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Exclusive Interview With General Tinpot

Transcultural Dialogues

By: Hakim Hazik

Aaj Tak: Welcome General Sahib, to the land of your ancestors and your invasions, I hope you are having a good time?

General Tinpot: I am very grateful to your channel for recording this interview and also to the prestigious organisations such as Research and Analysis Wing for recording my other conversations and preserving them for the posterity. I have been asked by General Aziz to convey his thanks as well.

AT: Have you been to visit your ancestral home yet.

Tinpot: Yes, I was very pleased to note that the locality is thriving. It seems to have become a hub of pharmaceutical and entertainment industry. I was able to buy a packet of high quality cocaine for a very competitive price and the Madame was very kind to arrange a genteel companion for the evening as well, for a very reasonable charge of ten rupees.

AT: General, how do you view the prospects for peace in the region?

Tinpot: Peace can only come if we all agree to respect people’s right to self determination. This is what we have achieved in Waziristan and you must work towards in Kashmir. It shows you what can be achieved if one is determined and sincere. In Wazirsitan, there is peace, respect for the rule of law and freedom to choose your own way of life. Even children can chose their own breadknives to behead the opponents, or from a variety of firearms to shoot them in the head. A significant advance for civilisation, if you ask me.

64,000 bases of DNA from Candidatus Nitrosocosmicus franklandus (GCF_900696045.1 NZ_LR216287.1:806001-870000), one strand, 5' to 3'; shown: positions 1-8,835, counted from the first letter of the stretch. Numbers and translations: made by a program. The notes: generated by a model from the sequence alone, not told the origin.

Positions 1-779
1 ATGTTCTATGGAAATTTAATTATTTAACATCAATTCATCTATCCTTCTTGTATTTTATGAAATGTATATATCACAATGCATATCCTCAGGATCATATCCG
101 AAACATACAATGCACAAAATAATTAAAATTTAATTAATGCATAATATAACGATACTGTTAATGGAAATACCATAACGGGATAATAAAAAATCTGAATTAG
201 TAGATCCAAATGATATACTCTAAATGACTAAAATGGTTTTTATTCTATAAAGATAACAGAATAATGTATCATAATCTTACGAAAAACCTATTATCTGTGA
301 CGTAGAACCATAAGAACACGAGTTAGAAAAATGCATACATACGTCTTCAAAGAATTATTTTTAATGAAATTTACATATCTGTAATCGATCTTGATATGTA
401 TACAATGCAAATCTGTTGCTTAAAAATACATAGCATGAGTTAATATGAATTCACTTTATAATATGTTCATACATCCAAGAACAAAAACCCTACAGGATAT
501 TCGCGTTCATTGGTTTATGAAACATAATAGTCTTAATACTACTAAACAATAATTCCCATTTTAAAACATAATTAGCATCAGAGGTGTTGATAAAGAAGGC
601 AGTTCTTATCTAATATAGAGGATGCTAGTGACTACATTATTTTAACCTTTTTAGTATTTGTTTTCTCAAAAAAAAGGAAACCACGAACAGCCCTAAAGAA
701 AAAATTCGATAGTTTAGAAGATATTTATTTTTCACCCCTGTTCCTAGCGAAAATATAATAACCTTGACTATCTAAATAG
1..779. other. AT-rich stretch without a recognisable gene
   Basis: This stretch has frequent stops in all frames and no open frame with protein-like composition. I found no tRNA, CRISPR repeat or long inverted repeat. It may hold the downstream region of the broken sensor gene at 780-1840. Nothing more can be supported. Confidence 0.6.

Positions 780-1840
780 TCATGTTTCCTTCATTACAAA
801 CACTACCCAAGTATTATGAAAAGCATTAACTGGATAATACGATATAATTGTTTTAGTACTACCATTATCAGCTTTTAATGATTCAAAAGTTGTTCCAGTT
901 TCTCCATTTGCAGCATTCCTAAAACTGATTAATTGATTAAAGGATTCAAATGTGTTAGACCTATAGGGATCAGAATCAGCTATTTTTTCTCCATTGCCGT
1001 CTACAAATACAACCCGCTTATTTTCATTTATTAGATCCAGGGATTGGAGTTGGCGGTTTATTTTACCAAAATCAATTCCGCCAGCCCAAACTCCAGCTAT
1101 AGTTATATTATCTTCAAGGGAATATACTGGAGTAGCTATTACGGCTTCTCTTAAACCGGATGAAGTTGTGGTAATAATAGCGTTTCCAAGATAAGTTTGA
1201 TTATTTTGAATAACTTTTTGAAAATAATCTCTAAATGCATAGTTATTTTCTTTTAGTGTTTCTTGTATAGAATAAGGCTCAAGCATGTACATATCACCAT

AT: What do you view as your biggest legacy to your country?

Tinpot: I think it must be the rule of law. I realised during my tenure that extremism was taking hold in the society, especially in the superior courts. The judiciary was becoming radicalised. I had to be courageous and steadfast. I had to break the axis of evil between the lawyers and the civil society. The results are there for all to see. Radicalism has been rooted out.

A new justice system, compatible with people’s aspirations has been introduced in Swat. It will soon spread to the whole country. Now a women singer can be tried and convicted in one hour, for the heinous crime of offending the ears of the Faithful, by singing. She is allowed to have a choice of execution by beheading, or by a bullet in the head. Choice is important. I am pro choice.

AT: Do you have any regrets General?

Tinpot: I have only one regret. I wish I had not written my 3rd of November speech myself. I wish I had asked Mushahid Sahib to ghost write it, like my book. If I had not made some crucial grammatical mistakes, I would still be the President, and the country would have the benefit of my experience and wisdom. Grammar is important.

AT: Do you have message for the people of this country?

Tinpot: I wish that your country and the whole world will achieve what I achieved in Pakistan; i.e. peace, rule of law and freedom of choice.

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